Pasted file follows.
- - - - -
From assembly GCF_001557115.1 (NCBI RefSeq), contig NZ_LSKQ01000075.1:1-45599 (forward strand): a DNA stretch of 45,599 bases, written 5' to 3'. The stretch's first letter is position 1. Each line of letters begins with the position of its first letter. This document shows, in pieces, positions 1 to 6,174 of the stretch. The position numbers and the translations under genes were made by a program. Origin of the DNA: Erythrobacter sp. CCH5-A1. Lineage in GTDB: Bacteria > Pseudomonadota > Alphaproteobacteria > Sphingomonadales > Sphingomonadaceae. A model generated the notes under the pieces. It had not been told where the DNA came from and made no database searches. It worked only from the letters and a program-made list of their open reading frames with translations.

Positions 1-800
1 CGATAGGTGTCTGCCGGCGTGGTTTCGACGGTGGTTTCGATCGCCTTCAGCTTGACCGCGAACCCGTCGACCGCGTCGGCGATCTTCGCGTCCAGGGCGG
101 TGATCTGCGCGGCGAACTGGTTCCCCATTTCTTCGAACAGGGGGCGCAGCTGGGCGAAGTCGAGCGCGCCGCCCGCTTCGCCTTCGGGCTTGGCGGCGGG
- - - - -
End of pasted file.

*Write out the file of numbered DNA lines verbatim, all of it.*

From assembly GCF_001557115.1 (NCBI RefSeq), contig NZ_LSKQ01000075.1:1-45599 (forward strand): a DNA stretch of 45,599 bases, written 5' to 3'. The stretch's first letter is position 1. Each line of letters begins with the position of its first letter. This document shows, in pieces, positions 1 to 6,174 of the stretch. The position numbers and the translations under genes were made by a program. Origin of the DNA: Erythrobacter sp. CCH5-A1. Lineage in GTDB: Bacteria > Pseudomonadota > Alphaproteobacteria > Sphingomonadales > Sphingomonadaceae. A model generated the notes under the pieces. It had not been told where the DNA came from and made no database searches. It worked only from the letters and a program-made list of their open reading frames with translations.

Positions 1-800
1 CGATAGGTGTCTGCCGGCGTGGTTTCGACGGTGGTTTCGATCGCCTTCAGCTTGACCGCGAACCCGTCGACCGCGTCGGCGATCTTCGCGTCCAGGGCGG
101 TGATCTGCGCGGCGAACTGGTTCCCCATTTCTTCGAACAGGGGGCGCAGCTGGGCGAAGTCGAGCGCGCCGCCCGCTTCGCCTTCGGGCTTGGCGGCGGG